Talking Tough On Mideast Peace

Hooded members of the Hamas military wing march in the Beach refugee camp in Gaza City, Saturday night June 14, 2003. Despite planned peace talks, Abdel Aziz Rantisi, a hardline Hamas leader, said Saturday his Islamic militant group would not halt its attacks against Israel. In recent days, Israel carried out seven missile strikes against Hamas targets, including a failed attempt on Rantisi's life.
A Hamas leader said Monday that "now is not the time for a truce" while Israel's foreign minister demanded the militias be crushed, not courted.

In return, Israeli Prime Minister Ariel Sharon pledged Monday that he will continue attacking the violent Islamic Hamas, indicating that statements by President Bush have reinforced his resolve.

Sharon told the parliament his government would "pursue and catch every initiator of terrorism and its perpetrators in every place and at every time until victory."

Despite the tough statements by Hamas, Palestinian officials were optimistic that a deal can be announced very soon. "I hope we'll get some answers (from the militias) tomorrow," said Palestinian Foreign Minister Nabil Shaath.

Egyptian mediators summoned all Palestinian militias Monday in a final push to persuade them to halt attacks on Israelis.

"We are undergoing very serious negotiations with Hamas," said Palestinian Foreign Minister Nabil Shaath. "We'd like to see Hamas and other Palestinian factions commit themselves to a full cease-fire, leading to a full peace."

But after Monday's session, Ismail Abu Shanab, a Hamas leader, said it was premature to talk about a cease-fire. "Now is not a time for truce. It is time for solidarity and standing united against Israeli attacks on our people," he said.

The Egyptians told militia leaders they have American guarantees that Israel will halt targeted killings of Palestinians suspected of involvement in violence, participants in the talks said.

The armed groups have said they will only consider disarming if Israel promises to halt military strikes, including targeted killings. However, Sharon has said he would not make blanket promises.

After Monday's talks, an Egyptian diplomatic official said Egypt was seeking firmer guarantees from the United States, possibly in writing, that Israel will halt targeted killings. The mediators will report to Washington and the so-called Quartet of mediators on the meetings with the militants, the official said.

Officials at the U.S. Embassy in Tel Aviv declined comment on whether Washington has given such guarantees.

Aboard Air Force One, White House spokesman Ari Fleischer called Hamas an enemy to reform, to the Palestinian authority, and to the Palestinian people, who deserve a state, reports CBS News Correspondent Mark Knoller.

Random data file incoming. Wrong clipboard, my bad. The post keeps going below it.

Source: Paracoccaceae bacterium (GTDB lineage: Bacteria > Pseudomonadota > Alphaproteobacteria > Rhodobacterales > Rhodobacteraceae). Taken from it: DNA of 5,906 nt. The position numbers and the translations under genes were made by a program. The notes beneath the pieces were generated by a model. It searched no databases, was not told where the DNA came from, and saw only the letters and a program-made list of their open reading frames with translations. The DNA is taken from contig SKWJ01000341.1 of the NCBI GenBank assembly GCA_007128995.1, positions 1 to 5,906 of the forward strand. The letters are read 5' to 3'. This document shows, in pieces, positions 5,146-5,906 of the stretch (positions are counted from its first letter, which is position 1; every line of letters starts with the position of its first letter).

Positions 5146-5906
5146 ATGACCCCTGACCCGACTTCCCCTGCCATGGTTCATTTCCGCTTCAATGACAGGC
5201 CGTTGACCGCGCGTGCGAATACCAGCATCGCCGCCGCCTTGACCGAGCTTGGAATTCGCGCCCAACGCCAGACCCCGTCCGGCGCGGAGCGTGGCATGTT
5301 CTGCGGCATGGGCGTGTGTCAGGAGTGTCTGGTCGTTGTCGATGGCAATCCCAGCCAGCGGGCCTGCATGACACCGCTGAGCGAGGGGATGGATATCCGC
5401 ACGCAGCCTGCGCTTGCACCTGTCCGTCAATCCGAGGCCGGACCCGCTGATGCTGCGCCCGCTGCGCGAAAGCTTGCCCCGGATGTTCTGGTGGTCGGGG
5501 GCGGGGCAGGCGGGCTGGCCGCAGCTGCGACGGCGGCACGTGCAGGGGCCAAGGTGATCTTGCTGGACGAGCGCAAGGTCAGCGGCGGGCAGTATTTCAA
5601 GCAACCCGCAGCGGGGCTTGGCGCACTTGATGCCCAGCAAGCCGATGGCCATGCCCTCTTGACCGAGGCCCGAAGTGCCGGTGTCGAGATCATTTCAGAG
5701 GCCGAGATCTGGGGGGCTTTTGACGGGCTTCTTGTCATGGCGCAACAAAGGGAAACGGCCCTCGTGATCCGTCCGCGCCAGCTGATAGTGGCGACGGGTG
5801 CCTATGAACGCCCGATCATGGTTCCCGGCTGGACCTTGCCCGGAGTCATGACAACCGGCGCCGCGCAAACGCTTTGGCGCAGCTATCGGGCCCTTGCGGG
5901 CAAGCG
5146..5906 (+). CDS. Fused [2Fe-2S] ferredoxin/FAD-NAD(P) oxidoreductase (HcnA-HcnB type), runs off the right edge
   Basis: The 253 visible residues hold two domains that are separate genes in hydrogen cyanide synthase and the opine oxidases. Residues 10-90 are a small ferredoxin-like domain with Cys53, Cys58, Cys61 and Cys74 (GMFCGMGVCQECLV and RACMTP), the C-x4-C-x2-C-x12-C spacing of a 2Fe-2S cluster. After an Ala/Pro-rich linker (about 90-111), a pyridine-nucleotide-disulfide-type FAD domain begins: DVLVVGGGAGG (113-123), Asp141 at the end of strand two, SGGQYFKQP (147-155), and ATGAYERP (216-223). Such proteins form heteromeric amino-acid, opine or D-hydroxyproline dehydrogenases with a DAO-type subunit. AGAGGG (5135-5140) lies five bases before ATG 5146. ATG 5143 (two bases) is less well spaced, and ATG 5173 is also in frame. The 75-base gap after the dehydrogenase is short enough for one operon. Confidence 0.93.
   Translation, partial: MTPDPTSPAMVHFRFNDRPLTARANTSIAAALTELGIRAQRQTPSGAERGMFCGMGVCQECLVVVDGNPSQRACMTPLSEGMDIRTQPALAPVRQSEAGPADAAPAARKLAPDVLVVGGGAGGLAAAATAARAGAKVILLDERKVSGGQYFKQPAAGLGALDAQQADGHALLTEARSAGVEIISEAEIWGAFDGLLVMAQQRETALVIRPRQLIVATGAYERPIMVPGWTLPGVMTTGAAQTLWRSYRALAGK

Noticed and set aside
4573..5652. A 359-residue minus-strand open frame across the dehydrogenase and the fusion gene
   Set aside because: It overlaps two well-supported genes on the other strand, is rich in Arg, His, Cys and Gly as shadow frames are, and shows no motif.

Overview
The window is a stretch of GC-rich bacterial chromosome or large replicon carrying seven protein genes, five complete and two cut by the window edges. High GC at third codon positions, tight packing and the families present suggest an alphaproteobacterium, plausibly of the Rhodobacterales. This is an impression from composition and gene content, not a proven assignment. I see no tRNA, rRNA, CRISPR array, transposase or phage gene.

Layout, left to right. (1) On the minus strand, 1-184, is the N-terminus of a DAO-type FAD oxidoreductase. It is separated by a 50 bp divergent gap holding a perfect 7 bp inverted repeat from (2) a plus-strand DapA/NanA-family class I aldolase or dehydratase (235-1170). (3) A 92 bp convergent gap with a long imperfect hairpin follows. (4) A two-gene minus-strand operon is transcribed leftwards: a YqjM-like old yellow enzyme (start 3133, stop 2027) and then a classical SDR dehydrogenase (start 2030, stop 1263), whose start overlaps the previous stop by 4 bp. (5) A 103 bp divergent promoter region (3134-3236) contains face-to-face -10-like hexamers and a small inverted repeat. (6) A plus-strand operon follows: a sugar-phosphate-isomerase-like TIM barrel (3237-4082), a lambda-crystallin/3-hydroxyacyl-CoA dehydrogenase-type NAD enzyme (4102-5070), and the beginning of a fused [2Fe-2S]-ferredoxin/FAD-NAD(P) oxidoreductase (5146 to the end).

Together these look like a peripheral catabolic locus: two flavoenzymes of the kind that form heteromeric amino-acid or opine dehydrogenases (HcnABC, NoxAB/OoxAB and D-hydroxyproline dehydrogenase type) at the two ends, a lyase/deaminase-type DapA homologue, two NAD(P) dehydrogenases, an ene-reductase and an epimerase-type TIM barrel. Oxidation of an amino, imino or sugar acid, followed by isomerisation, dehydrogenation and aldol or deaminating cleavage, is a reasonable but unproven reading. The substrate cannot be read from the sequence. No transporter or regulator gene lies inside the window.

In a clear reference to Mr. Bush's statements calling for a world cutoff of funds to Hamas, Sharon said, "Because of our position, the voices against Hamas in the world are increasing, and there are calls to increase pressure on this murderous group. This is what we have done, and we will continue to do it."

Sharon repeated his offer of "painful concessions" for peace, without giving details, but added, "We will not give anything as long as the terror, violence and incitement continue."

Sharon told his Cabinet on Sunday that he would not initiate military strikes in the event of a cease-fire, but would continue targeting "ticking bombs," a term widely understood as referring to militants about to carry out attacks.

However, Israeli officials later said Sharon defines "ticking bombs" much more broadly and that it includes those who send bombers and other attackers. This would lower Israel's threshold for continuing with targeted killings.

There were conflicting reports on whether the Egyptians proposed an open-ended truce or a limited cease-fire for several months. Going into the talks, leaders of Palestinian factions said they are ready to consider halting attacks in Israel, but not in the West Bank and Gaza Strip. Such a partial truce would be unacceptable to Israel, the United States and Egypt.

The Egyptian mediators, assistants to Egyptian intelligence chief Omar Suleiman, held separate talks with various Palestinian factions, including Hamas, in Gaza on Sunday. On Monday, the mediators convened representatives of 13 factions.

Palestinian Prime Minister Mahmoud Abbas was to hold talks with the militia leaders in Gaza later Monday. Abbas has said that he would not use force to dismantle the groups, for fear of triggering a civil war.

Egypt has tried repeatedly in recent months to work out a truce, a so-called "hudna," but was rebuffed each time by Hamas, the largest and deadliest of the militias, whose lead the other armed groups have followed.

The latest talks come after a bloody week in which more than 60 people on both sides were killed in bombings, shootings and missile strikes, and Hamas threatened multiple attacks in retaliation for Israel's attempt to kill one of the group's leaders, Abdel Aziz Rantisi. He was wounded.

The United States is trying to salvage the road map, and intense U.S. and Egyptian pressure came to bear on Hamas after the surge in violence.

A senior U.S. State Department envoy, John Wolf, was to meet with Israeli officials later Monday to discuss the peace plan. Wolf heads a group of officials from the CIA and State Department who arrived over the weekend to supervise progress by both sides.